These USCG Commissioning Pennant are manufactured precisely to U.S. Government specifications. They are available in Size 6 and 7. Simply choose the appropriate size from the pulldown menu and the pricing will adjust.
These Coast Guard commissioning pennants feature durable nautical nylon fabric, a cotton duck header, heavy duty brass grommets and the 13 stars are fully embroidered.
Size 7 pennant measures a precise 1 7/8In x 4Ft compare to NSN 8345-00-260-2606.
Size 6 pennant measures a precise 2 1/2In x 6Ft. Compare to NSN 8345-00-260-2605.
Made with pride in the USA.
Information:The commission pennant is the distinctive mark of a Coast Guard cutter in commission, that is, a vessel under the command of a commissioned officer or a commissioned warrant officer. Its hoisting is the central event in the commissioning of a new ship and from that moment until the vessel is decommissioned the pennant is flown day and night from the aftermost masthead, unless the cutter is flying an admiral's flag or a command pennant. Coast Guard commission pennants are the same sizes as those used by the Navy, 2 1/2 by 72 inches at the largest.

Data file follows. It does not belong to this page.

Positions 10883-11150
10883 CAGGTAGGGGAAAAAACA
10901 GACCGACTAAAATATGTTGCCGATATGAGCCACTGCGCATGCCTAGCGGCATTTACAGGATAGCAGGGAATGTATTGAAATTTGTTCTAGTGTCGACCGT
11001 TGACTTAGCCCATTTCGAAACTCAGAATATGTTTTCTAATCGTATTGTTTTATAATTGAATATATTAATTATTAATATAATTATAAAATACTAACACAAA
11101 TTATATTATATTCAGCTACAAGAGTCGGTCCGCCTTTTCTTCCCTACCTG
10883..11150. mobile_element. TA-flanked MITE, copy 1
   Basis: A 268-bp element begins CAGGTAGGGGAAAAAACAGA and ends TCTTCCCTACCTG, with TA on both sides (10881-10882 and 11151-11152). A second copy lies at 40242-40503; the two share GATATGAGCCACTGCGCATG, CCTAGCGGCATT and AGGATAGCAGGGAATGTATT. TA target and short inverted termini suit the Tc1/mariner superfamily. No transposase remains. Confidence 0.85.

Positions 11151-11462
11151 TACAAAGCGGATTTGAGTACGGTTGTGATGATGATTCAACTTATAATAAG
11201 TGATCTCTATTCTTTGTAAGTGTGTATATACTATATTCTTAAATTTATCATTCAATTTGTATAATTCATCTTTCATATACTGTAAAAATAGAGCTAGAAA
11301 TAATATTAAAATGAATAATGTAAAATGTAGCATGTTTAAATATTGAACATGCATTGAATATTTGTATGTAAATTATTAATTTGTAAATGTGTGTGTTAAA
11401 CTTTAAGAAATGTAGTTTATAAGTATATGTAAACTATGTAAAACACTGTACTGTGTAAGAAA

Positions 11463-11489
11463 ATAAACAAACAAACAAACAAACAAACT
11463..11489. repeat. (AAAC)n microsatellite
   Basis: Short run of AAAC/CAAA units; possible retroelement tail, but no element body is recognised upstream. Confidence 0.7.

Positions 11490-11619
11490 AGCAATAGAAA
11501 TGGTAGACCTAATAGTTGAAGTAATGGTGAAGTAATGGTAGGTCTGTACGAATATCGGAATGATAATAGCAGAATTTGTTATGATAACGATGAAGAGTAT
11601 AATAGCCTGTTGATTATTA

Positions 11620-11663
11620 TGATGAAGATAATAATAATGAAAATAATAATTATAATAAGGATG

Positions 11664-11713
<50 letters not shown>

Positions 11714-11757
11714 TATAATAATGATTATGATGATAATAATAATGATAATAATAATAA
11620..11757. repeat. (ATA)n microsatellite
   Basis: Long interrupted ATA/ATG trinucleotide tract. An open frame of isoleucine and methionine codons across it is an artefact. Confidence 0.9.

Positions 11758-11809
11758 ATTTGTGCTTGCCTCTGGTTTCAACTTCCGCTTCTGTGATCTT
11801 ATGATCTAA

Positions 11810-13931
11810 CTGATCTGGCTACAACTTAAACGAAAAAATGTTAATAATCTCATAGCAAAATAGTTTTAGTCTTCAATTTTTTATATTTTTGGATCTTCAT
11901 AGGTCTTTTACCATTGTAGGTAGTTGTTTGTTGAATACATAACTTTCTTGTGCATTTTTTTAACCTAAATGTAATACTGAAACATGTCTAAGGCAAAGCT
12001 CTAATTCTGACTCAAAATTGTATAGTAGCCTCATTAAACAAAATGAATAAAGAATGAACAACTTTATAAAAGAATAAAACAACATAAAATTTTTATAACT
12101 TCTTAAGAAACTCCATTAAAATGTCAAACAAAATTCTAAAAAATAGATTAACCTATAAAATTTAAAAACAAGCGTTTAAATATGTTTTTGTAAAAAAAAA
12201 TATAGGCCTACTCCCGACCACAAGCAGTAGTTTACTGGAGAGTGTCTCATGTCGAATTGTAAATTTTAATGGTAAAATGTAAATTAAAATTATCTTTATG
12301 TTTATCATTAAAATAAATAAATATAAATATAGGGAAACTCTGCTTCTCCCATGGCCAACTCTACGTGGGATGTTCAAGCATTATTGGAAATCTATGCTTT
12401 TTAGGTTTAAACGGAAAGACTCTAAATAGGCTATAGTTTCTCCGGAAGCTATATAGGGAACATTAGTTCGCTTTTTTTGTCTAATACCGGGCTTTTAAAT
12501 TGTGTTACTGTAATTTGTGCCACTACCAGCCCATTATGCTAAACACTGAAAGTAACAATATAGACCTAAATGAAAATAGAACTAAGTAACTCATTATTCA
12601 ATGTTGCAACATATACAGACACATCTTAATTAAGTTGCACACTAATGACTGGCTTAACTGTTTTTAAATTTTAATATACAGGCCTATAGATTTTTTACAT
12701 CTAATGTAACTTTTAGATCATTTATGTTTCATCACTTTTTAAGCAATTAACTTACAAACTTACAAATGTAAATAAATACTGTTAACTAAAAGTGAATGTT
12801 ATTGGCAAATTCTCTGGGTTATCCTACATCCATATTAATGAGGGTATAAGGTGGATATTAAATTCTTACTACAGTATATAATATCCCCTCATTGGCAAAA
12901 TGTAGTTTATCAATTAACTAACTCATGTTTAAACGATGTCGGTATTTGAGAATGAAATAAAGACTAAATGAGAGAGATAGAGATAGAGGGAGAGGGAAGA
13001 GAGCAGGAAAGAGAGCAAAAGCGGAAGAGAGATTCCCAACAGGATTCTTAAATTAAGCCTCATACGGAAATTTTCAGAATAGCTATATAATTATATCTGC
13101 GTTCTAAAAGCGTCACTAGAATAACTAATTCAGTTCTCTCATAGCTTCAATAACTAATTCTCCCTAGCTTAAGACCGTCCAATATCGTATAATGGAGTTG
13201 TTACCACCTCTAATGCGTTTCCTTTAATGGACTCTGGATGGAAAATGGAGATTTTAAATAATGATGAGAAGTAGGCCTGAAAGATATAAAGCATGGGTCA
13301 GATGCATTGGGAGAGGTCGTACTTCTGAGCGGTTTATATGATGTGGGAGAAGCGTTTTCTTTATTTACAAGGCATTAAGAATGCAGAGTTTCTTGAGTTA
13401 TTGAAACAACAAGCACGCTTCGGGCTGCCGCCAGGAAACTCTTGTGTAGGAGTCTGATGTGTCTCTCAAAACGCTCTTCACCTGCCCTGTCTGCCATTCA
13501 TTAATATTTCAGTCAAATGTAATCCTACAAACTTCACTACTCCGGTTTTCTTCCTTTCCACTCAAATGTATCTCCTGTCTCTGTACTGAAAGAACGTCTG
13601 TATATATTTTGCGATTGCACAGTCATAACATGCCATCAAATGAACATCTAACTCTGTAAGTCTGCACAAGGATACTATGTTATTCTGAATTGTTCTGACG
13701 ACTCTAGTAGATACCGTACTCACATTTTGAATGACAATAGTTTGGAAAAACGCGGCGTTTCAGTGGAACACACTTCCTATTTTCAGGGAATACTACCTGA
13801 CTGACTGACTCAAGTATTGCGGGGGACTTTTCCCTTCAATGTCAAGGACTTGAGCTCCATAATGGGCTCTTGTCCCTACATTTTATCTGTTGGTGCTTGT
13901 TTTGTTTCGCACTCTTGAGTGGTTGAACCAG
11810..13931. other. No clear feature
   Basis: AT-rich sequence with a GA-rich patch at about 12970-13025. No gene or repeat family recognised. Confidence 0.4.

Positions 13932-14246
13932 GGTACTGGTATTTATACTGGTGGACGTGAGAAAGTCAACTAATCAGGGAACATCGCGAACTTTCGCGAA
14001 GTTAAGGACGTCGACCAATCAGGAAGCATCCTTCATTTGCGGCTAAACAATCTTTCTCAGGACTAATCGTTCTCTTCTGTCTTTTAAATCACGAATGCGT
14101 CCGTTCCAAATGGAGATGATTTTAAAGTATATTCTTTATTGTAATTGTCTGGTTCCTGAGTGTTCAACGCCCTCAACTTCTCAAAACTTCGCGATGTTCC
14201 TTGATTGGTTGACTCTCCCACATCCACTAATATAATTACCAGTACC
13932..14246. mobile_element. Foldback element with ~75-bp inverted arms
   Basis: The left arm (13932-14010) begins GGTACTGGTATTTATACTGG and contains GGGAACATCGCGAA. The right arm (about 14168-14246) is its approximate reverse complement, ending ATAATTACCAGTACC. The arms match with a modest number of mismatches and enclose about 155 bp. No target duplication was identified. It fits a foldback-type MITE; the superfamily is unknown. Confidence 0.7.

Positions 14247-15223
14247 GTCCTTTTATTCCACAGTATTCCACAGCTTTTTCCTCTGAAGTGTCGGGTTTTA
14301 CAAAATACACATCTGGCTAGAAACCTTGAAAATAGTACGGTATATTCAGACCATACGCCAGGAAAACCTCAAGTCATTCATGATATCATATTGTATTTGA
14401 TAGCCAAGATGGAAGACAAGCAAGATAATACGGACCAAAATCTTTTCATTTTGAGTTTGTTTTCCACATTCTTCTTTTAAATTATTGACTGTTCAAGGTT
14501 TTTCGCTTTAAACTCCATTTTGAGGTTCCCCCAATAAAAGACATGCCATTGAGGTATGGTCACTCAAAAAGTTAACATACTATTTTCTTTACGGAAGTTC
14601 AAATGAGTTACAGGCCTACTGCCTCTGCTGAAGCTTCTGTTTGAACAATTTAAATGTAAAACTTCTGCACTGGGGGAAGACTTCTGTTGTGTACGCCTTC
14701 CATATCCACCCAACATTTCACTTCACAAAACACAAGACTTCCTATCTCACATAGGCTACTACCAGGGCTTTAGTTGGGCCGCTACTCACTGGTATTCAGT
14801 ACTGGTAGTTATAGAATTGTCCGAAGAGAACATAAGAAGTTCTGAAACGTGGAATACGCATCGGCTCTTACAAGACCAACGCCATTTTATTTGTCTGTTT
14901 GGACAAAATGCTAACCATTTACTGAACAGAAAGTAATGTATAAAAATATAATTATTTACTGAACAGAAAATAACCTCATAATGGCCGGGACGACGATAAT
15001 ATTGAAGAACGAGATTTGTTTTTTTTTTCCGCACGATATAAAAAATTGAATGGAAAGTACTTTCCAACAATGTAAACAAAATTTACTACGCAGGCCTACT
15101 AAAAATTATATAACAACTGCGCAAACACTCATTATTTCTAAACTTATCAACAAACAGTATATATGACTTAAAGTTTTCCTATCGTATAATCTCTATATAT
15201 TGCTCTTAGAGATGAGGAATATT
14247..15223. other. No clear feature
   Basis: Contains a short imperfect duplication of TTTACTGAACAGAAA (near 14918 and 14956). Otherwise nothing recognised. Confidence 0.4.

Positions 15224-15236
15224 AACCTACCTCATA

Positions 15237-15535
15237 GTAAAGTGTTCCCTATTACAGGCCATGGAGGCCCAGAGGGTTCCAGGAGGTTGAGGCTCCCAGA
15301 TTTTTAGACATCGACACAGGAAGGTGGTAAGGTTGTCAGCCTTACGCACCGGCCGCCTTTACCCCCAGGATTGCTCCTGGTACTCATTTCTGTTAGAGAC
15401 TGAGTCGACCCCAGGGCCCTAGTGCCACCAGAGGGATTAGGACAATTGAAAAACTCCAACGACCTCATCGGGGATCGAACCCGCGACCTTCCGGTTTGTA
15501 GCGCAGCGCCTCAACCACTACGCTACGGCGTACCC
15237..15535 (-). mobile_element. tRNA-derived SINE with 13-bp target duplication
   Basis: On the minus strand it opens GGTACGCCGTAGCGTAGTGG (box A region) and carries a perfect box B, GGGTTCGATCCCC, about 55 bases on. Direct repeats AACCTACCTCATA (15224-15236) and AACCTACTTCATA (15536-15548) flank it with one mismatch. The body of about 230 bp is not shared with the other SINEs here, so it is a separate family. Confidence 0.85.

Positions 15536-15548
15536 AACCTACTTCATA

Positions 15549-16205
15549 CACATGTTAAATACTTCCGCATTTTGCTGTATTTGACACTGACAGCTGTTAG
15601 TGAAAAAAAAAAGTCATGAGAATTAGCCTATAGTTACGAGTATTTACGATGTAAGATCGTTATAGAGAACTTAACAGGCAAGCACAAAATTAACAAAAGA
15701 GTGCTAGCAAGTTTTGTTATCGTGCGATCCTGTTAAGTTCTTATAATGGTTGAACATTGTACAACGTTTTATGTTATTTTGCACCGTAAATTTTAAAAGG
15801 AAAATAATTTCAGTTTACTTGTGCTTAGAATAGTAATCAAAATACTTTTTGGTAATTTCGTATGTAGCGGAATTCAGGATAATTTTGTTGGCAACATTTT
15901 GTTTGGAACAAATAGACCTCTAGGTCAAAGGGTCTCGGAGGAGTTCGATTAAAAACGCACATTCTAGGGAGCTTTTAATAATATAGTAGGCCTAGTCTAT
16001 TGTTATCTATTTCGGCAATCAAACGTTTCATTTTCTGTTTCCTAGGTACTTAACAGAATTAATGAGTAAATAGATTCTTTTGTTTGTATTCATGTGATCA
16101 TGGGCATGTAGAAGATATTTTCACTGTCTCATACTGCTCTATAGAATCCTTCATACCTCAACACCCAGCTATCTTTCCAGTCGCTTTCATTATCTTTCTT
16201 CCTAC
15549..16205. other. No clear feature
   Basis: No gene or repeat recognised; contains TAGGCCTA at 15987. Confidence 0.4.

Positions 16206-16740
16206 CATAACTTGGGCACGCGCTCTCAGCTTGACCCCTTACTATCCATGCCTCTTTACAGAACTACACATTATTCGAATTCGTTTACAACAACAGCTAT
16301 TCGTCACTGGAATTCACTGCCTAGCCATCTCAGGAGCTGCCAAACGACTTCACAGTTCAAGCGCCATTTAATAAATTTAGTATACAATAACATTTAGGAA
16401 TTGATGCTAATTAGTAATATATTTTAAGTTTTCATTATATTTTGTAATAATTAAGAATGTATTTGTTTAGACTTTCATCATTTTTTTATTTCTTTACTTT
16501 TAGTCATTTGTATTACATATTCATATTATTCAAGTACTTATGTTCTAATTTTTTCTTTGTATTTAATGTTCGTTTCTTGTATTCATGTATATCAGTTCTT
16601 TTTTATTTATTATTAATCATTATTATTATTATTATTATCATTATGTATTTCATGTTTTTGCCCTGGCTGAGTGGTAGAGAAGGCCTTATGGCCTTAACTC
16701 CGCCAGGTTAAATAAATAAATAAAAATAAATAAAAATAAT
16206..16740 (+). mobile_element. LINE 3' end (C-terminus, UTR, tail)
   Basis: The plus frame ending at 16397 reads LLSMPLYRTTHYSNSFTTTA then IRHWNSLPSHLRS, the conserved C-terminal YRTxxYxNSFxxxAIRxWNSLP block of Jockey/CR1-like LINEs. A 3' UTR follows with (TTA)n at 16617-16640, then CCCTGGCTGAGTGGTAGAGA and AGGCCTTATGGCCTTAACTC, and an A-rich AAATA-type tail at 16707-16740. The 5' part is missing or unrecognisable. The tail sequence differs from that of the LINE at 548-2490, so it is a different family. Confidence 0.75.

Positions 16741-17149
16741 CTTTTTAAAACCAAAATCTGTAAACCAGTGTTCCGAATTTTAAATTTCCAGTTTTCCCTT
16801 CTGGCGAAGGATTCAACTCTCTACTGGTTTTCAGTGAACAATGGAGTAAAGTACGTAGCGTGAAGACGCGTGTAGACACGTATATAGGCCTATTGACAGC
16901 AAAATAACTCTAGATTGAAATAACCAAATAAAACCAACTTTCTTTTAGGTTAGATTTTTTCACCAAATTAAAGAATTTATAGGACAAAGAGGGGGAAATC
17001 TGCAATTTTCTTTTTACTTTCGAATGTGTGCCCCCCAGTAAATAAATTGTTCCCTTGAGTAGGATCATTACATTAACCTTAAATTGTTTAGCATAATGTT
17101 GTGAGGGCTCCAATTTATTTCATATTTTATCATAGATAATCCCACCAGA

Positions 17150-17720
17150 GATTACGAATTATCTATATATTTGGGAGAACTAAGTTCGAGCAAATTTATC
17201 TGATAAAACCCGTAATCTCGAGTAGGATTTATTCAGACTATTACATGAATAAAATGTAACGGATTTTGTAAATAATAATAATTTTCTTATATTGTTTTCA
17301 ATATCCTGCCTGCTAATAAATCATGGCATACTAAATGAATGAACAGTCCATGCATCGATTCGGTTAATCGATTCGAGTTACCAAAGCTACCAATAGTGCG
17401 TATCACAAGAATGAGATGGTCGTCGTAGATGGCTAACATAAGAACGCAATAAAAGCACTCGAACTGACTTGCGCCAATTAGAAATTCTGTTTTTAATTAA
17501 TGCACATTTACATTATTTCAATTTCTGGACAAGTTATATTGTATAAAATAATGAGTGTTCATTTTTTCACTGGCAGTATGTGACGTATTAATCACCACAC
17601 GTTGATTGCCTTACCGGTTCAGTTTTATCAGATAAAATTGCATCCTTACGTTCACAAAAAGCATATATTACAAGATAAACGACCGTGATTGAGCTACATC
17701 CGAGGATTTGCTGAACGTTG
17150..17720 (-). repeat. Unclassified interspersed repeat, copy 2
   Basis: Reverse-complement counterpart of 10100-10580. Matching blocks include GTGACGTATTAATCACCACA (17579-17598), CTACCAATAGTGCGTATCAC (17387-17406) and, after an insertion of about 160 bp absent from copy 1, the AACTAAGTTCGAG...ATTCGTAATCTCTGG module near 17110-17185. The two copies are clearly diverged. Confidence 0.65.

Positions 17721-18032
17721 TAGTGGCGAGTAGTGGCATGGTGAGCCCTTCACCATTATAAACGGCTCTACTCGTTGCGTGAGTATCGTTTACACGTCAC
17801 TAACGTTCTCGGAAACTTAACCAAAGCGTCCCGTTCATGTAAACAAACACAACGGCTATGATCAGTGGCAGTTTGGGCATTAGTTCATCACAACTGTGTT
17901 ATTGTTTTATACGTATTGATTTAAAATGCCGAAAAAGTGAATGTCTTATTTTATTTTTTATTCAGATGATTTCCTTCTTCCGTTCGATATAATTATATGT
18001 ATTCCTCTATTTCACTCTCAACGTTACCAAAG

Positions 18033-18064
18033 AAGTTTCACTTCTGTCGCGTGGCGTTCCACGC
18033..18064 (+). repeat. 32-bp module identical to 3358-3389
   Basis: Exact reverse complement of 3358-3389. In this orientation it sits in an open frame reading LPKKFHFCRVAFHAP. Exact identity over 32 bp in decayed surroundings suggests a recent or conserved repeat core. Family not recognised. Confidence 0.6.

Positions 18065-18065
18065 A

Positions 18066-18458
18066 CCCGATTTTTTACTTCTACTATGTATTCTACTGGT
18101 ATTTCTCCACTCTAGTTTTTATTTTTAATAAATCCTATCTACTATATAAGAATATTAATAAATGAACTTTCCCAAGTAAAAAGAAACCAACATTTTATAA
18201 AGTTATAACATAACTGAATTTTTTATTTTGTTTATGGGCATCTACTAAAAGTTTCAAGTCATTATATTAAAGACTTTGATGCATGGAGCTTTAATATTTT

The commission pennant is also used to indicate the presence of a commanding officer in a boat and is otherwise used for all the same purposes served by its Navy equivalent.
Beginning before the Civil War, cutters of the Revenue Marine used a commission pennant that was white with 13 blue stars at the hoist, with red and white vertical stripes taking up the fly. Some time after the war, it switched to one that was similar to that used by the Navy at the time--with 13 white stars on blue at the hoist--but with the tail still striped vertically rather than, as for the Navy, simply divided red over white. By 1938, however, the Coast Guard, the successor of the Revenue Marine and Revenue Cutter Service, had revived the old antebellum pennant, which remains in use today.
The design and use of the Coast Guard commission pennant are regulated by 33 CFR 23.20 and 33 CFR 23.05(b).